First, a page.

Unseen and ensconced in an undisclosed place in Zamboanga City, President Aquino has been issuing directives to military commanders to flush out followers of Nur Misuari, founding chair of the Moro National Liberation Front (MNLF), and rescue their civilian hostages, according to Malacañang.
The President, while scarcely seen in public, has been in Zamboanga since Friday, or five days after hundreds of Misuari’s men arrived by boat from Sulu and Basilan, seeking to plant an independence flag in front of city hall.
“He (President Aquino) is the Commander in Chief. There is a military option that’s being exercised right now. He gives support; he gives directions. So he plays a big role,” presidential spokesman Edwin Lacierda told reporters in Manila.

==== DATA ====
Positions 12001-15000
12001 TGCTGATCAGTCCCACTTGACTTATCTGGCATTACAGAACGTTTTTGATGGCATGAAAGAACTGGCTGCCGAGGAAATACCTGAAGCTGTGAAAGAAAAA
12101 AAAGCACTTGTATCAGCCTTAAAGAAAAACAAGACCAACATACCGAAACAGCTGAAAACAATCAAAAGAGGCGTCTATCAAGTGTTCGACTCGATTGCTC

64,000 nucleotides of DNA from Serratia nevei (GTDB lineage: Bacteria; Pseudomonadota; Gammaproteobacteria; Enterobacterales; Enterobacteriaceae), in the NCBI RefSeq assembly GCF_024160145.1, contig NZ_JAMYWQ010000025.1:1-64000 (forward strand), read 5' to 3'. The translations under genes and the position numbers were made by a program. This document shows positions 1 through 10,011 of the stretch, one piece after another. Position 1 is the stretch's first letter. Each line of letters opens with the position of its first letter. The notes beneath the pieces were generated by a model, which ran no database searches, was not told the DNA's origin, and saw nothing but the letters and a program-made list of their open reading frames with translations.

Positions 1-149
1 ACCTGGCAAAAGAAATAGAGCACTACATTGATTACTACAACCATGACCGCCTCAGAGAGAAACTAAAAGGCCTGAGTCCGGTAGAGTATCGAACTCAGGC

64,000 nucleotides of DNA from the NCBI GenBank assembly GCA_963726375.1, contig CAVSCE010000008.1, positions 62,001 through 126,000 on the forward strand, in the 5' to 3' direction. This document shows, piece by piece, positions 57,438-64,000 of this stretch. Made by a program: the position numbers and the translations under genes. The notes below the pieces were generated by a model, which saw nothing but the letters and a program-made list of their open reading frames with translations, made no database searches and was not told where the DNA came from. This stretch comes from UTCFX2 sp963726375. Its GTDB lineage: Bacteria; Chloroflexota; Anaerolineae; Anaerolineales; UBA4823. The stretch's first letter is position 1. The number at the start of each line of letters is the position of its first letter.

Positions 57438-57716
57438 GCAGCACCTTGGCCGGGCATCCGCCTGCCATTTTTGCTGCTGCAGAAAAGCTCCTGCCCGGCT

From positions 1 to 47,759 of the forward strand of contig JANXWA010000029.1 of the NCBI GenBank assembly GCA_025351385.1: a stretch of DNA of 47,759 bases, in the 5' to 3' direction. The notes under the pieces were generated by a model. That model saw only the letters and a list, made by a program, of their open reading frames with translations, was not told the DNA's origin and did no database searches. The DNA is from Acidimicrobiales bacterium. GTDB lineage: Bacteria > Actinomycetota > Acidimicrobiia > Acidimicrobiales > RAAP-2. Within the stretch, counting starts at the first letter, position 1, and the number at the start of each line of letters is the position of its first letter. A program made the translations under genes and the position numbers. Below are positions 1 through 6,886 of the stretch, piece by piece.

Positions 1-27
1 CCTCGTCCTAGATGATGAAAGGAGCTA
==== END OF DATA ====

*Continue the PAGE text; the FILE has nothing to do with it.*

This has set off speculations that he was presiding over the military offensive against the Moro rebels, and was just waiting for the siege to end.
Nearly 100 people have been killed and scores wounded in what was by far the biggest military disturbance in southern Philippines this year.
Aquino has surprised many by flying to the area of fighting, more so when he decided to stay longer, one of the longest times he had been out of Malacañang except for his foreign trips during his three-year presidency.
The President is bent on signing the comprehensive peace agreement with the Moro Islamic Liberation Front by yearend, and the siege by Misuari’s followers was seen as an attempt to derail the process.
“He has inspired the Armed Forces there, the police forces, and also the city government,” Lacierda said. “And so it shows the confidence that he also has in the Armed Forces and also the people of Zamboanga City appreciate the presence of the President during this time of crisis.”
Aquino “is in touch with the Cabinet officials; he is in touch with the executive secretary, so the business of government runs even if he is in Zamboanga. The President is in touch with all concerned Cabinet secretaries in respect of their respective departments and mandates,” Lacierda said.